At Sept. 30, Berkshire had written down $6.73 billion on the contracts. Losses have almost certainly mounted since then. In October alone, Berkshire shareholder equity fell $9 billion, or 7.5 percent.
Buffett has said he expects the contracts to be profitable, distinguishing them from the “financial weapons of mass destruction” that he labeled other derivatives.
Berkshire also ended September with $10.78 billion in potential liabilities tied to various credit events, such as junk bond defaults, up from $4.66 billion at year-end 2007.
Moody’s Investors Service said the global junk bond default rate could rise to 10.4 percent by the end of 2009 from 2.8 percent in October. With a typical junk bond yielding more than 20 percent, new financing is essentially nonexistent.
“Based on his 50-year track record selling insurance, I have a great deal of confidence he is selling these at the right price,” Tilson said. “The critical thing is he does not have to post cash collateral until there are actual defaults.”
A credit rating downgrade would likely not be material. Berkshire would have to post “nominal” additional collateral on derivatives of “far below 1 percent of assets” if Berkshire lost its “triple-A” ratings, Buffett’s assistant, Jackie Wilson, said. It was posting no such collateral as of Sept 30, when Berkshire assets totaled $281.7 billion.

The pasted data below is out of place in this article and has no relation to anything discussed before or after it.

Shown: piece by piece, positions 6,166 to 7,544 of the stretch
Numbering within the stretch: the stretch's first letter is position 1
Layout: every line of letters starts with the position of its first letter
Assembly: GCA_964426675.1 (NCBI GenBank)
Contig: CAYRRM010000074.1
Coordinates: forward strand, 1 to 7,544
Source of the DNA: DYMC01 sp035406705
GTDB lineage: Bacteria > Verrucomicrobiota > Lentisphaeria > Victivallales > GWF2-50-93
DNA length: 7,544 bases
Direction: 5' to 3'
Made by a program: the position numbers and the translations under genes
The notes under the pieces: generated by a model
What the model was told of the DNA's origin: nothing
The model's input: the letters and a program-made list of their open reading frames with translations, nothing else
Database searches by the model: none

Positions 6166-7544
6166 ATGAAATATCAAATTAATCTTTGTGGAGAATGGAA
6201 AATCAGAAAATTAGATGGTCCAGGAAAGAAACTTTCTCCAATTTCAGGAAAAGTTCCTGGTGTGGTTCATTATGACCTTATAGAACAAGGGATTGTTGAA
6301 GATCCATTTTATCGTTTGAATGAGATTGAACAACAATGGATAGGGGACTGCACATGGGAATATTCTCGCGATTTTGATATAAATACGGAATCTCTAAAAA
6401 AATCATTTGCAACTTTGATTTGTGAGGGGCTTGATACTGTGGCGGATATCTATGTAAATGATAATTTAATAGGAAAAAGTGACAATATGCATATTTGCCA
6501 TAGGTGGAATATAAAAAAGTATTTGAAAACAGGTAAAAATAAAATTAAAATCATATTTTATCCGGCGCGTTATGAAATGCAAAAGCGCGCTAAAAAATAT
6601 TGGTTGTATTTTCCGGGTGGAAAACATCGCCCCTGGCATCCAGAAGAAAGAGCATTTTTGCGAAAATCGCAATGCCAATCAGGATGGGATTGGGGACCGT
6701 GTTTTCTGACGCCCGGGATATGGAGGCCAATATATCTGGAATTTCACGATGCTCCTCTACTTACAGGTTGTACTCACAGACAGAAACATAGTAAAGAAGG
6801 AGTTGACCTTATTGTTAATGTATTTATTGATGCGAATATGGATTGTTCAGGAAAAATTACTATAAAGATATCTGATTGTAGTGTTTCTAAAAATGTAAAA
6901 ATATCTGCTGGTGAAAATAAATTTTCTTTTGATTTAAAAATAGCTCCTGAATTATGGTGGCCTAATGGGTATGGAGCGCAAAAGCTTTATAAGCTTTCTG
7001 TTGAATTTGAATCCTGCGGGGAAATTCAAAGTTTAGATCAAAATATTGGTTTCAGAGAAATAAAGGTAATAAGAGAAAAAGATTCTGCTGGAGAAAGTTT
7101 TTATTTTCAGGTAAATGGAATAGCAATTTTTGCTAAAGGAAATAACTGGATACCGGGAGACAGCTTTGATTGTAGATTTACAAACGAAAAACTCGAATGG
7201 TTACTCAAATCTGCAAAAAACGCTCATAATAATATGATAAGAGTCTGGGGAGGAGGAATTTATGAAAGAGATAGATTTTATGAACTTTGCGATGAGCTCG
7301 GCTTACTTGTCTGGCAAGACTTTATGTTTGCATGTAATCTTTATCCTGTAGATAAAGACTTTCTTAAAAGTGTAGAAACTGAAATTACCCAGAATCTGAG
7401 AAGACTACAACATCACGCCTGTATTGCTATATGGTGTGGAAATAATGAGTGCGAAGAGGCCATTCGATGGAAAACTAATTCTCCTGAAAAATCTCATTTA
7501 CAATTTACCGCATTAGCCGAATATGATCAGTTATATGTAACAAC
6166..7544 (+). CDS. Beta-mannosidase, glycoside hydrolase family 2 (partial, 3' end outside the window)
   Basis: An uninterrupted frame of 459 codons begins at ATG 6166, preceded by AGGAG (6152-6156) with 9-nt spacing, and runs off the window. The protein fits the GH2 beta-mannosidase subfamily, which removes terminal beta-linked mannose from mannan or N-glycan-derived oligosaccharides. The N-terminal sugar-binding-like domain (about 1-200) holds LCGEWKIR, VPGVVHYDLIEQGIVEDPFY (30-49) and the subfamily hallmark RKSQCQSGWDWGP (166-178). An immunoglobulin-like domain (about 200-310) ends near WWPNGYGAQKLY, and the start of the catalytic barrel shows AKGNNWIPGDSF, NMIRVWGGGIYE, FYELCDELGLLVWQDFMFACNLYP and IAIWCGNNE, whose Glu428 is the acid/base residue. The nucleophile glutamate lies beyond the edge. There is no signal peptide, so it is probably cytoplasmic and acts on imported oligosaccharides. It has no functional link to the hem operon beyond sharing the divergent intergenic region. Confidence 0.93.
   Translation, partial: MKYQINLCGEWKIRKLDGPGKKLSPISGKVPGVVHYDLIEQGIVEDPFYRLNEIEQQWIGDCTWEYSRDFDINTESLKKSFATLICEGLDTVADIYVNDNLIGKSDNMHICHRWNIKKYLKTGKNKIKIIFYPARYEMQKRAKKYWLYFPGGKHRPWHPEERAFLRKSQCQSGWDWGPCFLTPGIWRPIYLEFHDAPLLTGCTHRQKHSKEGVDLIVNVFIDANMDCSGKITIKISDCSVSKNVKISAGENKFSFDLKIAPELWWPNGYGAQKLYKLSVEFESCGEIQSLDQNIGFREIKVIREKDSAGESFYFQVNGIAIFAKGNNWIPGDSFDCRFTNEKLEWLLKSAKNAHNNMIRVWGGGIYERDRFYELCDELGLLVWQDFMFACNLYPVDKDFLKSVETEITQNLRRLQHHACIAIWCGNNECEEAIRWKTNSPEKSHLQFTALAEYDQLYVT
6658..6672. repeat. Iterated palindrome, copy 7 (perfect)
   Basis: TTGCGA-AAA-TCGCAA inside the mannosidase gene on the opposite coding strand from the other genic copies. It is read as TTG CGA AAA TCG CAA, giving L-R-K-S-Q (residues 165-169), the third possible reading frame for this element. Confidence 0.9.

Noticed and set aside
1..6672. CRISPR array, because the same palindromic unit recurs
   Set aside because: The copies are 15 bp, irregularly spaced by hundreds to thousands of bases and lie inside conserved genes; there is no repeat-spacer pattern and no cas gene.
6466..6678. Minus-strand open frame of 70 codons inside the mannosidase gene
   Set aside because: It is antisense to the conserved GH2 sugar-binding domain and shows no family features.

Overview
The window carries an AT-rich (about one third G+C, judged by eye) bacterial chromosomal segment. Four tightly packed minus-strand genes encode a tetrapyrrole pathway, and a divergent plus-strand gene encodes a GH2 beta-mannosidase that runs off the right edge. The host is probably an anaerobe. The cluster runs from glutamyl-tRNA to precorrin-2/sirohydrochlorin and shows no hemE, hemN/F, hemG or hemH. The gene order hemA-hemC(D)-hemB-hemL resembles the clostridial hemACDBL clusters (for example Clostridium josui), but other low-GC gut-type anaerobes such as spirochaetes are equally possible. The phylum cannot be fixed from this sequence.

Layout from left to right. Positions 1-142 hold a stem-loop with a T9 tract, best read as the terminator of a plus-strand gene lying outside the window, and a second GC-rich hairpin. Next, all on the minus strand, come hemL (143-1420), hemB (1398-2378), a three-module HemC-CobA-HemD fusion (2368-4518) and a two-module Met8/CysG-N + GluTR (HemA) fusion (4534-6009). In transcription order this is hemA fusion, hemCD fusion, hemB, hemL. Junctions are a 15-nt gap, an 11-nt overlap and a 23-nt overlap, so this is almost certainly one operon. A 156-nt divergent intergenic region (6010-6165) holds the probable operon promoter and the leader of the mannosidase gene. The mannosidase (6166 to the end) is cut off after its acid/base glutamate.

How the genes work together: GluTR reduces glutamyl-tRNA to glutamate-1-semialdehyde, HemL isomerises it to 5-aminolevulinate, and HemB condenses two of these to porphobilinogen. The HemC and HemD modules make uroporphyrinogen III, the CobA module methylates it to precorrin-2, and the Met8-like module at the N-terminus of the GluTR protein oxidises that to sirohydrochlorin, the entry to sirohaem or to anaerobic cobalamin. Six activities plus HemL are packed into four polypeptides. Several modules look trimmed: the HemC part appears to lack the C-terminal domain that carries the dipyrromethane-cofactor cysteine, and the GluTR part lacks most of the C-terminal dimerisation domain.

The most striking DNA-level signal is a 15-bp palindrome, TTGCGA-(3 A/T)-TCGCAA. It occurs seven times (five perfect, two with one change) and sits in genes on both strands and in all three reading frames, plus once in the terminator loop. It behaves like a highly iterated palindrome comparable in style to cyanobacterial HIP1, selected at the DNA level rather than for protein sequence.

EQUITY HOLDINGS DECLINE
Berkshire has other exposures to falling markets.
It ended September with $76 billion in stock investments, including multibillion dollar stakes in American Express Co , Coca-Cola Co, ConocoPhillips, Procter & Gamble Co and Wells Fargo & Co. Shares in all have fallen this quarter.
And investors have shrugged off Berkshire’s investment of $8 billion in General Electric Co and Goldman Sachs Group Inc preferred shares, with their 10 percent dividend yields. Shares of both have fallen, rendering Buffett’s warrants to buy common shares worthless for the time being.
Buffett has been out of step with the markets before. After missing the late 1990s tech bubble, he gave himself a “D” for capital allocation in 1999, when Berkshire’s book value barely budged, and the S&P 500, including dividends, rose 21 percent. Berkshire fared better in six of the subsequent eight years.
“Earnings of Berkshire’s operating businesses will undoubtedly decline given the worldwide economic downturn,” T2 Partners’ Tilson said. “However, these businesses remain enormously profitable, and will almost certainly continue to be.”
Schiff, of the Insurance Observer, expects Buffett will actually find new opportunities to win business or make acquisitions, in part because many insurance rivals are scrambling for capital. Several are applying to become bank holding companies to be eligible for the government’s $700 billion financial rescue.
“When insurers lose capital, you’re going to be more conservative with how much business you write,” Schiff said. “Berkshire doesn’t have this problem because its balance sheet is so strong. What they own may be worth less, but they get more opportunities to buy things at cheap prices.”
(Additional reporting by Dena Aubin, Karen Brettell and Ciara Linnane; editing by Jeffrey Benkoe)